First, some interesting facts about Nigerian Languages…..There are over 520 languages of them! Only Indonesia and Papua New Guinea have more. Over 1/4 of all African languages are spoken in Nigeria. Hausa is spoken as a first language by over 25 million people, and as the second by a further 18 million. (If you are interested to see where your language falls in the world rankings check out Ethnologue's website.) It is not surprising therefore that most Nigerians in addition to their own native tongue and English, speak or understand at least one other of their country’s languages. The languages with the most speakers are Hausa, Yoruba, Igbo.
All Nigerian languages are tonal. Yoruba, I am told, is amongst the most tonal languages in the world. For adult language learners tones can be difficult to master: the subtle rise and falls, the multitude of alterations to vowel sounds that tones make, often sound very strange compared to the syllabic stress patterns of English. But as I found out last week, even native Nigerians have difficulty.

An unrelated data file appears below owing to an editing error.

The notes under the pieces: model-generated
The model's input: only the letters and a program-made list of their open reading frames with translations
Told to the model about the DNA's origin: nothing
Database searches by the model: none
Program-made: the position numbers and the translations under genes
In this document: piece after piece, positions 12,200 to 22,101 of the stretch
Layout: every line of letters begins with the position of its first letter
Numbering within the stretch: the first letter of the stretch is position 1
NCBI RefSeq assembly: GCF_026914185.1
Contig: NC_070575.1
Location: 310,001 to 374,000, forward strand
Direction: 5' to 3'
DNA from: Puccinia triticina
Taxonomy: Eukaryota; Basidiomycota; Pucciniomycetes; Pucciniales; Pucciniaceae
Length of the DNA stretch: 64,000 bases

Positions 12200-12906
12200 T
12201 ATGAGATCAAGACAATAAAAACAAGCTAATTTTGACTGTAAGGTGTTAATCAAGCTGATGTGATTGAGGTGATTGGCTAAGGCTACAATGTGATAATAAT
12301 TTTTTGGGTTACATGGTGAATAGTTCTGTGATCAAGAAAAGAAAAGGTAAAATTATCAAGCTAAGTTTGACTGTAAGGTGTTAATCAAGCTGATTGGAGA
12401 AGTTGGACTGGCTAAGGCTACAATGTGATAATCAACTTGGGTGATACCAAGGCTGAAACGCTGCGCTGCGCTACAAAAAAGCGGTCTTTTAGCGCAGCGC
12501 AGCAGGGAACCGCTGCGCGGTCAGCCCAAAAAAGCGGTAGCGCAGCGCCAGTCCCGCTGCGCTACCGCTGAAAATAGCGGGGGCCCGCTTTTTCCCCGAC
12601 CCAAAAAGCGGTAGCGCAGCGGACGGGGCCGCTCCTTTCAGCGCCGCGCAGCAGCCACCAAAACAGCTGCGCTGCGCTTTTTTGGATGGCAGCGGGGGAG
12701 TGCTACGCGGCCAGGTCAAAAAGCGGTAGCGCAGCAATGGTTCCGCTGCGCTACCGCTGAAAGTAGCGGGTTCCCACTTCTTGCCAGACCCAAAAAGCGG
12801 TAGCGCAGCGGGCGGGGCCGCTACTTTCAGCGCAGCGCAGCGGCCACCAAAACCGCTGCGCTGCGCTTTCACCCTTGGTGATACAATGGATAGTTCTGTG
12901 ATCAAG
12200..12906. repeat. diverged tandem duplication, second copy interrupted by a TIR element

Last week one of my colleagues, A, was on the phone talking to someone in Igbo, not his native tongue, not even his second languages, actually more like his 4th after English. Next thing I knew my other colleague, F, sitting on the desk between A and me burst out laughing. It turns out A had fallen foul of a classic tonal pattern mishap, which in English sounds really unfortunately funny. He had meant to say Bawo ni isé? (Note the rising tone accent on the final 'e' which has nothing to do with the fact that it is a question, and which translates as How is work? But he had said Bawo ni ìsé ? (Note the additional falling tone on the initial 'i' of the final word) and this means How is poverty? What a faux pas!
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